Austrian Economics and Entrepreneurship Studies

Henrik Berglund, Steffen Korsgaard, Todd Chiles, and I organized a Professional Development Workshop on “Austrian Economics and Entrepreneurship Studies” at the recent Academy of Management conference. Here’s Peter Lewin’s report at O&M. Now we can share the slides: my opening remarks on the origins and development of the Austrian school, Henrik’s discussion of Israel Kirzner and his influence on entrepreneurship scholarship, and Todd’s presentation on Ludwig Lachmann’s unique approach. Comments and questions welcome!

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2 Responses to Austrian Economics and Entrepreneurship Studies

  1. amartinoro says:

    Peter, my question goes a little beyond of your presentations: do you know of a good reference in the literature dedicated to survey the concept of the entrepreneur and entrepreneurship in the history of economic thought?
    Thanks very much.

  2. Peter Klein says:

    Sure! Here are some suggestions:

    Hébert, Robert F., and Albert N. Link. 1988. The Entrepreneur: Mainstream Views and Radical Critique. Second edition, New York: Praeger.

    Robert L. Formaini, “The Engine of Capitalist Process: Entrepreneurs in Economic Theory,” Federal Reserve Bank of Dallas Economic and Financial Review, 2001. (http://dallasfed.org/research/efr/2001/efr0104a.pdf)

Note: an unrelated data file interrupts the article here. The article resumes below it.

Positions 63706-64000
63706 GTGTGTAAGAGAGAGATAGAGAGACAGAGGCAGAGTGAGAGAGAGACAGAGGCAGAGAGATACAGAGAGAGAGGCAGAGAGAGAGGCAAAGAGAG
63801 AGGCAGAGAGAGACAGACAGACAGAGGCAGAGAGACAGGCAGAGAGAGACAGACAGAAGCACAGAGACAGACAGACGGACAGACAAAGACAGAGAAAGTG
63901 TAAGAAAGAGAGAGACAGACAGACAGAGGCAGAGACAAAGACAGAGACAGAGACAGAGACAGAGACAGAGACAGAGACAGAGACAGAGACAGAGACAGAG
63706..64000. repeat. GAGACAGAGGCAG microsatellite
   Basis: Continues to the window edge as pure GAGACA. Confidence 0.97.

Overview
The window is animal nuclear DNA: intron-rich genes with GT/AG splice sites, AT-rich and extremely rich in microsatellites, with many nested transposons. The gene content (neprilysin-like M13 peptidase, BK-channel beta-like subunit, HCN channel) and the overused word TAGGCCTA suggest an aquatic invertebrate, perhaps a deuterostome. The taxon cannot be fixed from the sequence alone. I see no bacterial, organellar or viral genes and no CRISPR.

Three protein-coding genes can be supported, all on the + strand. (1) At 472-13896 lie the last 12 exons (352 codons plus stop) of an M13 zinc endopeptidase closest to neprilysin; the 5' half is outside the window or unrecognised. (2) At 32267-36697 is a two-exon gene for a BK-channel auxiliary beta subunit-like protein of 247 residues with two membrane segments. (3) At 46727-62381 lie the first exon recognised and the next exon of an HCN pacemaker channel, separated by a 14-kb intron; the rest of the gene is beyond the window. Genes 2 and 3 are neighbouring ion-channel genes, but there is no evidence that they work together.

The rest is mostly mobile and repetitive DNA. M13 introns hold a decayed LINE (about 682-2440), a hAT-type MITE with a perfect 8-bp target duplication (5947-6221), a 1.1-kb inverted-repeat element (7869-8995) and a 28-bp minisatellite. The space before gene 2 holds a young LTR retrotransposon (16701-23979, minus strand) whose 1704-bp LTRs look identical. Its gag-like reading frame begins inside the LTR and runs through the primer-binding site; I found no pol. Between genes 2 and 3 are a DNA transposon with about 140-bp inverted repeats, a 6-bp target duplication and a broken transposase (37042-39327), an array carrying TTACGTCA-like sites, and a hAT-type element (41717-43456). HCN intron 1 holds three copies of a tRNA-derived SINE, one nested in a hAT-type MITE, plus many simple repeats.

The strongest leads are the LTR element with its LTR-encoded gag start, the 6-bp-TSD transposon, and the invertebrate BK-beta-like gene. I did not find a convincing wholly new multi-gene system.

Elkjaer, Joergen R. 1991. “The Entrepreneur in Economic Theory: An Example of the Development and Influence of a Concept.” History of European Ideas 13: 805–15.

    Hoselitz, Bert F. 1951. “The Early History of Entrepreneurial Theory.” Explorations in Entrepreneurial History 3: 193–220. Reprinted Joseph J. Spengler and William R. Allen, eds., Essays in Economic Thought: Aristotle to Marshall. Chicago: Rand McNally & Company, 1960, pp. 234-57. (http://organizationsandmarkets.files.wordpress.com/2011/02/hoselitz-the-early-history-of-entrepreneurial-theory.pdf)

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